Helpful Resources:

Posted in Applying For Jobs, Federal Jobs, Job Qualifications, Job Vacancies, Resumes / KSAs

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Posted on Wednesday, 16th April 2014 by

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Federal recruiting dropped off appreciably over the past couple of years due to cost cutting initiatives within the federal sector. Federal job opportunities are returning and substantially within certain agencies and occupations . It was recently reported that 700 FBI jobs will be filled shortly and other agencies are following their lead.

Many federal job announcements are being posted for openings across the country and overseas. Things are a little different this time around since the Office of Personnel Management (OPM ) changed their USAJobs job listing format a few years ago. When you visited their site, prior to the change, there appeared to be many more federal job listings. They now list jobs with multiple vacancies when appropriate and the number of individual federal job listings has decreased as a result.  It is also a good practice to check for new listings frequently because many jobs, especially ones that typically receive many applicants, are often advertised for shorter periods.

There are abundant opportunities in many occupations now including engineering jobs in multiple disciplines. A recent search resulted in 573 job announcements. many with multiple positions ranging from 2 to as high as 35 just in the first 26 listings. The first 26 federal job listings resulted in 115 job vacancies! One of the Electronic Engineer (GS-0855) job announcements is recruiting at 35 different  locations across the country, in Canada, and overseas.  It’s important to read the job announcement thoroughly and when you have multiple locations you will be asked your preference.  The more willing you are to relocate the better you chances of landing a job. I accepted my first competitive federal  job in a small town in Central Pennsylvania to get my foot in the door and I bid on multiple position to improve my chances. It worked!

Job opportunities are available now in many occupations, just perform a search for the occupation and location you desire and review all of the job announcements of interest.  Other hot occupations:

Each of my upcoming articles will feature current hot careers and job opportunities.  Search by occupation to find jobs in federal, state, and the private sector. You will also find relevant  USAJobs searches for each occupation if you desire to limit your search to the federal sector.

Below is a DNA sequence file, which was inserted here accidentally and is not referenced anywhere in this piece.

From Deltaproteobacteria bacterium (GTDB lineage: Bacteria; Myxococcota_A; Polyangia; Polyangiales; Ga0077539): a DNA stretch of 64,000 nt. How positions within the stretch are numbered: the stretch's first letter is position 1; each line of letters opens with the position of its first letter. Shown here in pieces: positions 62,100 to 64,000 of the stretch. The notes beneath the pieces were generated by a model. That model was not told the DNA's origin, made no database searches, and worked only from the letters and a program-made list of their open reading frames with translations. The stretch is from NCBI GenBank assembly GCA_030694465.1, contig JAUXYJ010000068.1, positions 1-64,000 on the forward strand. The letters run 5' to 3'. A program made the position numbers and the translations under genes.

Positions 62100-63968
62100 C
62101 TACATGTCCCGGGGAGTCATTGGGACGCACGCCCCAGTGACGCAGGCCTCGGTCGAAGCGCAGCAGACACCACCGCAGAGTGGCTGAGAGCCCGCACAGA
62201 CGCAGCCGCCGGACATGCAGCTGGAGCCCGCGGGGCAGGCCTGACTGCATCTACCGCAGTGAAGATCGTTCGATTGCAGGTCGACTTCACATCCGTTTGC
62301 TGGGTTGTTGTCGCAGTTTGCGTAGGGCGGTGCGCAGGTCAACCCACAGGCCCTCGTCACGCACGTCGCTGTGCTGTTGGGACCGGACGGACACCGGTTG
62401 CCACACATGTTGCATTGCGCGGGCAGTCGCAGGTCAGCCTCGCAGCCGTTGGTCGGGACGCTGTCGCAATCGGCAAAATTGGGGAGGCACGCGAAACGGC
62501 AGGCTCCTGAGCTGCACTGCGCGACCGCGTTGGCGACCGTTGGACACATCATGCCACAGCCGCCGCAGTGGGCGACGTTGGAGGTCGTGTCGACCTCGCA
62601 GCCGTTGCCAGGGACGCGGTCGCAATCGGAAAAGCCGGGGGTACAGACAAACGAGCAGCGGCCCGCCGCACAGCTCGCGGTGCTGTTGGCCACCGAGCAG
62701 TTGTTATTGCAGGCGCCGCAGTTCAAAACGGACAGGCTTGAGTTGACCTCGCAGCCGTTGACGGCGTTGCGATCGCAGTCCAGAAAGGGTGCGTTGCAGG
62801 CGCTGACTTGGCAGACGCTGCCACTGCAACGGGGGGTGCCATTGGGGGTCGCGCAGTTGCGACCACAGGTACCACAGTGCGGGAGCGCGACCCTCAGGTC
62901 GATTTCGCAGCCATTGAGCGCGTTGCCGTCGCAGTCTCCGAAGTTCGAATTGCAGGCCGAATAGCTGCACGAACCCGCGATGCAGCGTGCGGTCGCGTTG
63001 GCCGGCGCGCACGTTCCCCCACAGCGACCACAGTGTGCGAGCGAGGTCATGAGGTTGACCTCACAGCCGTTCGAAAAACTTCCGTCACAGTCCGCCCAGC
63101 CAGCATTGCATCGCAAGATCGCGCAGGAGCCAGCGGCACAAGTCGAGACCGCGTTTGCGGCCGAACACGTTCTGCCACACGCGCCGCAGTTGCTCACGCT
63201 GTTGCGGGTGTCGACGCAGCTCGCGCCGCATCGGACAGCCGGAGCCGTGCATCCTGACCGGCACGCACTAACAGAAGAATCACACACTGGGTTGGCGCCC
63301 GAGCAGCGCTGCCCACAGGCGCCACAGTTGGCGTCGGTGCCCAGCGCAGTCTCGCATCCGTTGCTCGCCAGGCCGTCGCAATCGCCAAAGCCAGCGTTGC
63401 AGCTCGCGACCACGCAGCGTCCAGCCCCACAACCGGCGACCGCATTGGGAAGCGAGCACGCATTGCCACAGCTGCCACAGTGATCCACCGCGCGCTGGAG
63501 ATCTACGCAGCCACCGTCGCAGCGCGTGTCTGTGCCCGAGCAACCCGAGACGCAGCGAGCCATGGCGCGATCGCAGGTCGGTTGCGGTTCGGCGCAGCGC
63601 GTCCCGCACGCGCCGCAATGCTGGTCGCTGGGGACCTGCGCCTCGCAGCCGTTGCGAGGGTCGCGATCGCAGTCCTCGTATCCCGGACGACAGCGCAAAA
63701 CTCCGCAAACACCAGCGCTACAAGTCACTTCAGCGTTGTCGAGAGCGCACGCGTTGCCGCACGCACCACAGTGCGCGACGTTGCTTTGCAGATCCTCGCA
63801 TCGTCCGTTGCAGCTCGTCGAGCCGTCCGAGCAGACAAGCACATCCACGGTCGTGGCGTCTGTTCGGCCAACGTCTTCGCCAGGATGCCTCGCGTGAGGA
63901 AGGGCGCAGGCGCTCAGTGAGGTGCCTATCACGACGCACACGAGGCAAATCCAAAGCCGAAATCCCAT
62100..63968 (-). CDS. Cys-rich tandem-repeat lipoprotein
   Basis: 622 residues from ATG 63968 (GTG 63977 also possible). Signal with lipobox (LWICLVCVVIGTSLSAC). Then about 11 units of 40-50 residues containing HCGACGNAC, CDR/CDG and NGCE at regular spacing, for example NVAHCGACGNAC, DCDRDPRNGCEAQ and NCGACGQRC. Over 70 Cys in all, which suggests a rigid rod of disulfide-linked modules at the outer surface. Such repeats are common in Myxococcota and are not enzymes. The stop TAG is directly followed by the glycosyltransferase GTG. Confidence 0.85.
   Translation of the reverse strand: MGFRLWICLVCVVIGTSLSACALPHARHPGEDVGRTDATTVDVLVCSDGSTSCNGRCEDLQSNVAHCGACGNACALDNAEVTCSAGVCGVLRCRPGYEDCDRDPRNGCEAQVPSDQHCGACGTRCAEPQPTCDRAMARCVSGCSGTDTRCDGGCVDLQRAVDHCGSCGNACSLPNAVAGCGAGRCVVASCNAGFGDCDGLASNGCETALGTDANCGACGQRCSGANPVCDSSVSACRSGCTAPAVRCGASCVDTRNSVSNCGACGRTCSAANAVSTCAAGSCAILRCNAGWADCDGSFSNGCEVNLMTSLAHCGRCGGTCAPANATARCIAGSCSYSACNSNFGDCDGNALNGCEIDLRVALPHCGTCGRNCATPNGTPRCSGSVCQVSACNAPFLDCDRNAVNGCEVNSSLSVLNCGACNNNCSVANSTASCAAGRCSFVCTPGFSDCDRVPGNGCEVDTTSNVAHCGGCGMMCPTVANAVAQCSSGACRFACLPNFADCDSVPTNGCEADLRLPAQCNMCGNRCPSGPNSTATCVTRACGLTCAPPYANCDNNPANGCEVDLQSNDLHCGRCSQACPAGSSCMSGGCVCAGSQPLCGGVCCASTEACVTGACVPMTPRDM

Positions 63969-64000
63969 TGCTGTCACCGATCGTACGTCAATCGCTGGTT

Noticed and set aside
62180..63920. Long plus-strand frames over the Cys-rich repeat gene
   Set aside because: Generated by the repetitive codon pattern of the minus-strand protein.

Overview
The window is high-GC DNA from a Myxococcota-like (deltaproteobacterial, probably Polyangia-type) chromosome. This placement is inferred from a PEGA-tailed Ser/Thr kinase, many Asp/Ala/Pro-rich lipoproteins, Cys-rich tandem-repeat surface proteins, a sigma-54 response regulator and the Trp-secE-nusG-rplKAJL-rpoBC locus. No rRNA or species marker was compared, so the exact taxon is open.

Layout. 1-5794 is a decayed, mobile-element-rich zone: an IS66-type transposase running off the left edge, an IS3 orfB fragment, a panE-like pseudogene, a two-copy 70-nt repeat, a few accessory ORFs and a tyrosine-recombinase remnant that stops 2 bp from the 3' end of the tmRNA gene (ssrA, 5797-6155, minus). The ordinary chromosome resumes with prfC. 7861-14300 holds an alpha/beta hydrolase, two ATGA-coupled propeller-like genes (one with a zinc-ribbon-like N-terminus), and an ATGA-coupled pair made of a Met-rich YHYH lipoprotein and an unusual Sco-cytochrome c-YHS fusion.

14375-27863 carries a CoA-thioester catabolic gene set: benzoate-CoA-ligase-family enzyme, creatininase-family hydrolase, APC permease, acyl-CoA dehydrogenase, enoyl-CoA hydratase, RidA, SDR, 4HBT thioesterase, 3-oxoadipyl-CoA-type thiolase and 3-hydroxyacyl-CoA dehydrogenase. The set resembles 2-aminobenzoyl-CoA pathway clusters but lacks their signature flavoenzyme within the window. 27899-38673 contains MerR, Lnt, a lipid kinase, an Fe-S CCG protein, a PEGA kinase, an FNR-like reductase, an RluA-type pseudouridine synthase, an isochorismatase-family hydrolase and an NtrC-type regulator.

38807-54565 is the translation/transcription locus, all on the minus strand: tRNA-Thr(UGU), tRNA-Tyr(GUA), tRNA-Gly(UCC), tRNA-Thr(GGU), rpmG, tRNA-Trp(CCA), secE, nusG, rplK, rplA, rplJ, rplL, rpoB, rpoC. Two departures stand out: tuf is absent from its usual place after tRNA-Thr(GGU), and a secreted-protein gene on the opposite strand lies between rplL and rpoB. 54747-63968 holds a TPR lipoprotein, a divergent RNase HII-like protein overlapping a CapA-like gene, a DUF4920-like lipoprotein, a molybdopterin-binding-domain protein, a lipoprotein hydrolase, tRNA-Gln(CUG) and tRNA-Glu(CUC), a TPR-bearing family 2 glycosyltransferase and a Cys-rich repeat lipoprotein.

More Information

How to Apply For a Federal Job Step-by-step guidance on how to apply for government jobs

Do I Have to Take a Civil Service Exam? Discover if a civil service exam is required for your occupation

Posted in Applying For Jobs, Civil Service Tests, Federal Career Exploration, Federal Jobs, Job Qualifications, Job Vacancies, Law Enforcement jobs, Overseas Jobs, Veterans Preference

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Posted on Friday, 11th April 2014 by

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Federal jobs comprise approximately 2 percent of this country’s total workforce and Uncle Sam is this country’s largest employer by far.  If you are out-of-work or looking for a higher paying, benefit loaded, and secure job consider applying for federal job vacancies in your area.  The average salary exceeds $83,000  and when you add pay plus benefits that figure increases to over $125,000 a year compared to less than half that in the private sector.

Federal Job Listings

Federal job vacancies are available in all major metropolitan areas and in many rural locations as well. I started my competitive federal civil service career with the Federal Aviation Administration working at a small airport in central Pennsylvania. You will find federal job listings by occupation and by agency plus OPM offers extensive job search and guidance on their USAJobs site.

Federal Job Announcements and Occupations

You will find federal jobs in almost all occupations, from direct sales to nuclear scientists and everything in between. There are over 900 occupational titles to consider and what most federal job seekers don’t realize is that a published qualification standard is available for all occupations that outlines specific skills, knowledge, experience,  and education required for the position. The qualification standards along with the federal job announcement provide considerable information for the applicant and they should be read thoroughly prior to applying for any job.

Careers and Job Exploration

To locate federal job vacancies and to explore opportunities at agencies in your area visit their web sites:

More Information

How to Apply For a Federal Job
Step-by-step guidance on how to apply for government jobs

Do I Have to Take a Civil Service Exam?
Discover if a civil service exam is required for your occupation

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Posted in Applying For Jobs, Civil Service Tests, Federal Career Exploration, Federal Jobs, Job Qualifications, Job Vacancies, Law Enforcement jobs, Overseas Jobs, Post Office Jobs, Student jobs